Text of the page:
top of page
  • Lars Christensen

Death by Meeting by Patrick Lencioni



I finished this book in November 2022. I recommend this book 3/10.

An industry fable of an executive who gets saved by a young assistant after the company is acquired. The assistance helps by reshaping the meeting culture for the whole executive team. The author is a good writer (this is my third of his books), and the book is enjoyable, but no big takeaways.


Get your copy here.

My notes and thoughts:

  • P91. Will scoured the DVD case, looking for the running time of the film, Ninety-six minutes. And suddenly, it dawned on him. A crew of thousands of men and women working with tens of millions of dollars required one and a half hours to tell a story that spanned more than ten years in the lives of two people. The characters met, they didn't like each other, they hooked up with other people, they broke up, they became friends, they fell in love, and they got married. All in ninety-six minutes! And with complete resolution. Unbelievable, Will thought. At work, we take longer than that to summarize just a week's worth of business activity, and even then, we never seem to resolve anything. Convinced that the big problem with weekly staff meetings was simply their length, Will suddenly was anxious for work to start the next day.

  • P116. "The stuff you're supposed to be talking about here should be more important for you than whether the Van Trapp family escapes from Austria is for moviegoers. Heck, the issues you talk about here are what puts bread on your tables and keeps you all employed. How much more could be at stake?" No one argued.

  • P121. He began, "I know that the next couple of hours might be tedious, and there are a hundred other things we'd all rather be doing right now. But let's keep a few things in mind while we're here today. First, our competitors are hoping we get this wrong. They're hoping we under allocate resources for advertising or hire too many administrative staff. And our employees are desperate for us to get this right because every decision we make today has a profound impact on someone's job, not to mention their morale. In their minds, our credibility is on the line. And finally, I don't want to be sitting at my desk nine months from now thinking, "Why didn't I pay closer attention during that budget review?' So let's sit forward in our seats and do this right so we can feel good about it for the rest of the year."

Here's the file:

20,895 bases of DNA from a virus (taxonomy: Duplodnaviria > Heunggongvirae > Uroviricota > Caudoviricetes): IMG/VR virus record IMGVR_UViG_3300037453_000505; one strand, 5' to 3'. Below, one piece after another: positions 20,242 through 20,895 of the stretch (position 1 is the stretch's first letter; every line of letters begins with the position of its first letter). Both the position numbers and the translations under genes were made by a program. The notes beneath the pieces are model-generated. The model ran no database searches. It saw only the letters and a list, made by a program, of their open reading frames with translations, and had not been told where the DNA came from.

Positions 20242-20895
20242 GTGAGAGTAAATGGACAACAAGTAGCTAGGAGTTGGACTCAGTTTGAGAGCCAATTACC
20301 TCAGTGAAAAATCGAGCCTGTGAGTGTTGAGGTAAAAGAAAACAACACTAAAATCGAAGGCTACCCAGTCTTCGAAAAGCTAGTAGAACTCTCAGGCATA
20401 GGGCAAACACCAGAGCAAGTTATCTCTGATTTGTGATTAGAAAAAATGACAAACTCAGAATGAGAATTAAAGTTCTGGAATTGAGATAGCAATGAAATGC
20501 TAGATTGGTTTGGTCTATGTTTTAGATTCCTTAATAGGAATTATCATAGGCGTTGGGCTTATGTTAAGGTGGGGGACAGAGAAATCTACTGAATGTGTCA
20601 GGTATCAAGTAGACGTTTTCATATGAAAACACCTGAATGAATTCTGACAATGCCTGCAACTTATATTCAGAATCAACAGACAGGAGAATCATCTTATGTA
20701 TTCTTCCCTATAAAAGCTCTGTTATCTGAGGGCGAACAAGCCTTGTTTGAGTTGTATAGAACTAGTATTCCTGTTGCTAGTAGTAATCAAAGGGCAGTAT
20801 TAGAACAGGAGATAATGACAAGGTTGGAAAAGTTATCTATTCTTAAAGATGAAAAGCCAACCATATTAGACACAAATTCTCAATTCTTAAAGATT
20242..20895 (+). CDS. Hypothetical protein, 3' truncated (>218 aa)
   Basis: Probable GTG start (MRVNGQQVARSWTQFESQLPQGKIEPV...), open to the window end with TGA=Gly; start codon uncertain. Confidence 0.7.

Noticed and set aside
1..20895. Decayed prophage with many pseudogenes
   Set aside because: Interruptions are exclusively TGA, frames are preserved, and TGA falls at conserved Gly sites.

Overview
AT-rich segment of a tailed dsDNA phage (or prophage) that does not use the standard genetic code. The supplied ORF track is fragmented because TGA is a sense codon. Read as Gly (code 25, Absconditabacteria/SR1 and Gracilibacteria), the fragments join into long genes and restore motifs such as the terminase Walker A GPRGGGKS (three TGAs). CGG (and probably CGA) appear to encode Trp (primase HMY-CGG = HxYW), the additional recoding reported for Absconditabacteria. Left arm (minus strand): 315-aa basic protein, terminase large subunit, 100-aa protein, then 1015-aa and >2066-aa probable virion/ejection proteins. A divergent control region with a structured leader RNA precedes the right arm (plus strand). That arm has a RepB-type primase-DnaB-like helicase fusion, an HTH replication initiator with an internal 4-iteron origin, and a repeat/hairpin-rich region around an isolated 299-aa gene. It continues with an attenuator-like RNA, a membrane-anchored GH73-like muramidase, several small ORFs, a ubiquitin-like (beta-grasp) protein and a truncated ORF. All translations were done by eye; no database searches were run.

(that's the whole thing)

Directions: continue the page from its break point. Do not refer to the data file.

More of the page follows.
• P129. You should be mining for conflict and make sure you hear from everyone.

  • P167. The missing elements of meetings:

  • Daily check-in = Daily headline news (5 min.)

  • Weekly Tactical = Weekly sitcom/Crime Drama (1 hr.)

  • Monthly strategic = Movie (2 hrs.)

  • Quarterly Off-sire review = Mini-series (6 hrs. or more)

  • P185. Have a quarterly 3-hour meeting with two agenda items that get discussed in depth. The manager will pick two people to lead the two topics and do the research to bring to the meeting.

  • P192. He then looked around the room. "Okay, this isn't a democracy, but I'd like to know where everyone stands." They each weighed in.

  • P224. Meetings are boring because they lack drama. Or conflict. This is a shame because most meetings have plenty of potential for drama, which is essential for keeping human beings engaged. Unfortunately, rather than mining for that golden conflict, most leaders of meetings seem to be focused on avoiding tension and ending their meetings on time. And while these may seem like noble pursuits, they lie at the heart of bad meetings.

3 views0 comments

Recent Posts

See All
bottom of page